Media effects are the intended or unintended consequences of what the mass media does (McQuail, 2010). Many of the key theories in mass communication rest on the assumption that the media has effects on audience members. The degree and type of effect varies depending on the theory. In general, we underestimate the effect that the media has on us, as we tend to think that media messages affect others more than us. This is actually so common that there is a concept for it! The third-party effect is the phenomenon just described of people thinking they are more immune to media influence than others. If this were true, though, would advertisers and public relations professionals spend billions of dollars a year carefully crafting messages aimed at influencing viewers?
There are certain media effects that are fairly obvious and most of us would agree are common (even for ourselves). For example, we change our clothes and our plans because we watch the forecast on the Weather Channel, look up information about a band and sample their music after we see them perform on a television show, or stop eating melons after we hear about a salmonella outbreak. Other effects are more difficult to study and more difficult for people to accept because they are long term and/or more personal. For example, media may influence our personal sense of style, views on sex, perceptions of other races, or values just as our own free will, parents, or friends do. It is difficult, however, to determine in any specific case how much influence the media has on a belief or behavior in proportion to other factors that influence us. Media messages may also affect viewers in ways not intended by the creators of the message. Two media effects that are often discussed are reciprocal and boomerang effects (McQuail, 2010).
The reciprocal effect points to the interactive relationship between the media and the subject being covered. When a person or event gets media attention, it influences the way the person acts or the way the event functions. Media coverage often increases self-consciousness, which affects our actions. It’s similar to the way that we change behavior when we know certain people are around and may be watching us. For example, the Occupy Movement that began on Wall Street in New York City gained some attention from alternative media and people using micromedia platforms like independent bloggers. Once the movement started getting mainstream press attention, the coverage affected the movement. As news of the Occupy movement in New York spread, people in other cities and towns across the country started to form their own protest groups. In this case, media attention caused a movement to spread that may have otherwise remained localized.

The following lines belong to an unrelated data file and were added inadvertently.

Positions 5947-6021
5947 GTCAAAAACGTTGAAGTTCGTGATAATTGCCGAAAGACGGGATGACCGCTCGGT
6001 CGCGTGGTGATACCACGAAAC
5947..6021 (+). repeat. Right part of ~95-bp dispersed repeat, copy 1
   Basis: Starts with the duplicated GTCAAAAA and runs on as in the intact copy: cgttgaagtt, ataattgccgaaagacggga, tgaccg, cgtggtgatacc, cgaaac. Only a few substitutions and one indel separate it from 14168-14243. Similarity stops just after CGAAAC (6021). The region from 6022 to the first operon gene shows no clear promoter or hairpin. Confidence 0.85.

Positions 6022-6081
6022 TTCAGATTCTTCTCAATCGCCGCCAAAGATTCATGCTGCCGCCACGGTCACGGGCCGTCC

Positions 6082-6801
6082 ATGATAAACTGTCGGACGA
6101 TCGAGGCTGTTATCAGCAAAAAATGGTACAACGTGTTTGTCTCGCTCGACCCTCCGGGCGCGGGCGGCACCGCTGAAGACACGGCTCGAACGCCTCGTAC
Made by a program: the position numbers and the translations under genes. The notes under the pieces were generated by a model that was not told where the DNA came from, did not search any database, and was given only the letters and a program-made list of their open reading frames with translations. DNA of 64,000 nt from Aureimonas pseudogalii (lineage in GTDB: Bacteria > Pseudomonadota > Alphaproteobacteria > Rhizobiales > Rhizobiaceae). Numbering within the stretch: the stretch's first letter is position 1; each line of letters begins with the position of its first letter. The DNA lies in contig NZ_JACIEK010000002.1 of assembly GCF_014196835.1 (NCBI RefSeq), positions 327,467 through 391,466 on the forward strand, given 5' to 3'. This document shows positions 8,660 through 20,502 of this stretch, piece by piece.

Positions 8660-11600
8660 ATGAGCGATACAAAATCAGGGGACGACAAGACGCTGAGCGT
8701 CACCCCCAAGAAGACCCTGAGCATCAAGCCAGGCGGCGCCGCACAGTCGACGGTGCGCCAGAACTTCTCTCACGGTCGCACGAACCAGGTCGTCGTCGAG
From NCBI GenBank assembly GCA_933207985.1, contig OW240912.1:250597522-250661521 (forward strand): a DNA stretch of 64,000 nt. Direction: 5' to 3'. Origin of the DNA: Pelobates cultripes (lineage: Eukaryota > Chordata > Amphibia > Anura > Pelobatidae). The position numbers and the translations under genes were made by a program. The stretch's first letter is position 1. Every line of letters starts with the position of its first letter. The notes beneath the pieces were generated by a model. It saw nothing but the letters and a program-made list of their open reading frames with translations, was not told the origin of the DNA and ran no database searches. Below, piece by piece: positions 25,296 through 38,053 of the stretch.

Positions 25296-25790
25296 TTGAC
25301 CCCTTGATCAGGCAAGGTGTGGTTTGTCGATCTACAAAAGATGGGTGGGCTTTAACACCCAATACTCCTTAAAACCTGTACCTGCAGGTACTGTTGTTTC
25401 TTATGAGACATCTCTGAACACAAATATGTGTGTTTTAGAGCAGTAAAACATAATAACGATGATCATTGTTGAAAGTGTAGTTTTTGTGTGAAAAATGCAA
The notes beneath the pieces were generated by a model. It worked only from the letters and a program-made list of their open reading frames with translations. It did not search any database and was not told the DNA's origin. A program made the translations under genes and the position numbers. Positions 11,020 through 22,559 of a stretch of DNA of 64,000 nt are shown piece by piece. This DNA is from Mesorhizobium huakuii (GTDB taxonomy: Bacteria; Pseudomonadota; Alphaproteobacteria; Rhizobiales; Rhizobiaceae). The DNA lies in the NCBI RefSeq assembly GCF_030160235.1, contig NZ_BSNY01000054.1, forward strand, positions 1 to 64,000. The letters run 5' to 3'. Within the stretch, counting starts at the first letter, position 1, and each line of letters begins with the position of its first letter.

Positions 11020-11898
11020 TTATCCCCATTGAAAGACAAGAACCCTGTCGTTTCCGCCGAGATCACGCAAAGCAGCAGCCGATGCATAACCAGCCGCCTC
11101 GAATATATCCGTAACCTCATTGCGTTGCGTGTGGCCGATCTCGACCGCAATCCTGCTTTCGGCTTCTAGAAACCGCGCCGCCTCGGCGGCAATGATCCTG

The boomerang effect refers to media-induced change that is counter to the desired change. In the world of twenty-four-hour news and constant streams of user-generated material, the effects of gaffes, blunders, or plain old poor decisions are much more difficult to control or contain. Before a group or person can clarify or provide context for what was said, a story could go viral and a media narrative constructed that is impossible to backtrack and very difficult to even control. A recent example of such an effect occurred at the University of Virginia when the governing body of the university forced President Teresa A. Sullivan to resign. The board was not happy with the president’s approach to dealing with the changing financial and technological pressures facing the school and thought ousting her may make room for a president who was more supportive of a corporate model of university governance (Pérez-Peña, 2012). When the story picked up local and then national media coverage, students, faculty, and alumni came together to support Sullivan, and a week later she was reinstated. Instead of the intended effect of changing the direction and priorities for the university, the board’s actions increased support for the president, which will also likely add support to her plans for dealing with the issues.